What You Need to Know About Testing Your Home's Air Quality

Your home's indoor air quality should be clean and safe for you and the people you live with. Here's what you need to know.

What You Need to Know About Testing Your Home's Air Quality Close
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What You Need to Know About Testing Your Home's Air Quality

Posted by Gary Ashton on Friday, September 6th, 2019 at 10:09am.

Indoor Air Quality Information for HomeownersIndoor air quality can have a big effect on your health. If your home has poor indoor air quality, you could experience problems like allergies and breathing difficulty. It's important to maintain the best indoor air quality possible. And trying to sell a home with indoor air quality issues could be a mistake.

Indoor air quality testing is available for homeowners who believe that their indoor air quality has problems. If you're a homeowner who is concerned about whether your air is healthy, these tips can help.

What To Know About Pollutants

There are different types of pollutants that can be found around the house. In general, these pollutants can be categorized as either biological, chemical or combustible. Within those categories, there are many different types of pollutants. For example, in the "biological" pollutants category, there are dust mites, mold, pollen and VOCs.

Each pollutant comes from a different source. Most homes will have pollutants of some type, but the type of pollutants found on a property will depend on factors like the age and condition of the home, lifestyle and habits of the homeowners, and so on.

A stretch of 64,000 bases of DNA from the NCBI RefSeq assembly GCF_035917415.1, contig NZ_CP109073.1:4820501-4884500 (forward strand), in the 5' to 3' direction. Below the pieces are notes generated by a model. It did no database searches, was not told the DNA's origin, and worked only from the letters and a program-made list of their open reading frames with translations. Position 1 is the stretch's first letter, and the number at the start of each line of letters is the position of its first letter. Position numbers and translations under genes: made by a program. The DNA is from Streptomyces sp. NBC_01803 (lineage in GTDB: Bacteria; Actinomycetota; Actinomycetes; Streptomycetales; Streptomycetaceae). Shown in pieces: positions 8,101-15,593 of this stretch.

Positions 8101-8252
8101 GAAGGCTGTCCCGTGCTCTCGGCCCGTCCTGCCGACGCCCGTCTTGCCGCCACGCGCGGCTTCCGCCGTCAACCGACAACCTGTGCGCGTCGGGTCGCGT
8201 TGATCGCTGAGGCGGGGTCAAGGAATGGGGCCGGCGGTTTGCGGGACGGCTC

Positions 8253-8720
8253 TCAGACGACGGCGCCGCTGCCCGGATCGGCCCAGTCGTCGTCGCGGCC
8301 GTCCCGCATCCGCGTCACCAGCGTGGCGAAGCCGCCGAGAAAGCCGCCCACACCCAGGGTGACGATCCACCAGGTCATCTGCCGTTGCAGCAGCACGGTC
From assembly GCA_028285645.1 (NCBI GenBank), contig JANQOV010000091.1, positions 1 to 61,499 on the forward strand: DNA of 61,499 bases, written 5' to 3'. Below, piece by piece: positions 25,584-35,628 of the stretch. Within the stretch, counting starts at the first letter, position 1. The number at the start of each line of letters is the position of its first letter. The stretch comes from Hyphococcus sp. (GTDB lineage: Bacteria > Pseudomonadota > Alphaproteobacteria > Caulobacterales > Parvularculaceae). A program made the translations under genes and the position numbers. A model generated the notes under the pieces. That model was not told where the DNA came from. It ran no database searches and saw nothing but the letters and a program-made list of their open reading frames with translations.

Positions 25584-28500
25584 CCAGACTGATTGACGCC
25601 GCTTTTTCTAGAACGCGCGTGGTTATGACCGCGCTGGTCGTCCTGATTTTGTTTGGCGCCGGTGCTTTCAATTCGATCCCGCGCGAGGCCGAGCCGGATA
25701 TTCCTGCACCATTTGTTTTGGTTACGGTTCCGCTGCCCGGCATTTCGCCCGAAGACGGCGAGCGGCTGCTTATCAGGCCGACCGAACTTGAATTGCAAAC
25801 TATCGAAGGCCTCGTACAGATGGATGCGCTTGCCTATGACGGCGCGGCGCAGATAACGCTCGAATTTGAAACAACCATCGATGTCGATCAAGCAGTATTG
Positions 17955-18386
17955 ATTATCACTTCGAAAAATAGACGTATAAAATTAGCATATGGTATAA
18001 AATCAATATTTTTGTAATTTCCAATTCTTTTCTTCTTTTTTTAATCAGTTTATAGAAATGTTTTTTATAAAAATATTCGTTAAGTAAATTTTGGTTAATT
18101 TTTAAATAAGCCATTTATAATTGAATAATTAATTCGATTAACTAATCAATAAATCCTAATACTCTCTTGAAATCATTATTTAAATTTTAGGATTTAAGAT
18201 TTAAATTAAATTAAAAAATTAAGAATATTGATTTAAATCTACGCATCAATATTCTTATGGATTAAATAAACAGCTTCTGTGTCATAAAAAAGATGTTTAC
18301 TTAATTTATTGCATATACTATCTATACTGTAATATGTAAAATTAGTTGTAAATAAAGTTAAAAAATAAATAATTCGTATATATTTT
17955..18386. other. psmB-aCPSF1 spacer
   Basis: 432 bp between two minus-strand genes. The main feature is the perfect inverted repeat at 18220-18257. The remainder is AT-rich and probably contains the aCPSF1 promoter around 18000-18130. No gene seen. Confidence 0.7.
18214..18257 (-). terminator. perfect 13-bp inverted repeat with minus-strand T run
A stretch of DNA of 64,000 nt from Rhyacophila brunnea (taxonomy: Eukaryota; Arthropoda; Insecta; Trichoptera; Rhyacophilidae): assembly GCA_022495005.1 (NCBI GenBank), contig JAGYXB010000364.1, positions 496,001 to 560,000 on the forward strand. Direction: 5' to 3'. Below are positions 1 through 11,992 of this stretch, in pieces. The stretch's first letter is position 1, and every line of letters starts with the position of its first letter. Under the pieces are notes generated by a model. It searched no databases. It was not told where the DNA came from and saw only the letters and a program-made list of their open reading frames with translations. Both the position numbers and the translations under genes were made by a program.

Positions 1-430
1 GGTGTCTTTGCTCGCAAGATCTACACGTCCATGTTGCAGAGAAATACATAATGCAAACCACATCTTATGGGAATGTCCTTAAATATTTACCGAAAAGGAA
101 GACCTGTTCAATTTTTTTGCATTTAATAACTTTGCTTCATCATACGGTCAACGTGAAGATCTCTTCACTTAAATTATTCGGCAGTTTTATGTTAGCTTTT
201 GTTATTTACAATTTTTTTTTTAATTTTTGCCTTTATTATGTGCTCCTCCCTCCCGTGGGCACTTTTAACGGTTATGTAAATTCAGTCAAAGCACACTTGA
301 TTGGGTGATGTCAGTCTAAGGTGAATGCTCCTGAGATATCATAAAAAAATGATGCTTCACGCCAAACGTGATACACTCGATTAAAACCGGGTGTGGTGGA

How to Test

There's not just one indoor air quality test. Homeowners who want to test their home's indoor air quality should first know what kind of pollutants they're looking for, based on the symptoms they might be having.

If they're not having any symptoms, homeowners who still want to test for their indoor air quality should start by deciding what kind of pollutants are likely to be found in their home. For example, a home that has recently had problems with a plumbing leak could be at risk to develop mold. Therefore, testing the home for mold spores could help the homeowner determine whether their home is in need of mold remediation.

Testing for all the possible contaminants all at once would be expensive and time-consuming. Some tests must be conducted by a professional (like radon testing), and other tests are often conducted by DIY kits. This is why most homeowners focus in on one or two types of tests.

What to Do With the Information

Once you've tested your home for the pollutants that you're worried about, you can then take action to prevent and eliminate the pollutants that you've identified. If your home has mold, you'll need to hire a remediation company to fix the problem. You may also need to install a dehumidifier, repair a plumbing leak or roof leak, or make other repairs to your home to prevent the mold from growing again in the future. Adding greenery can also help freshen and clean the air

Testing your Brentwood home's indoor air quality, and taking action to eliminate pollutants, can make your home a safer place to live. It can also make your home easier to sell when the time comes.


Gary Ashton

The Ashton Real Estate Group of RE/MAX Advantage

The #1 RE/MAX team in the World!

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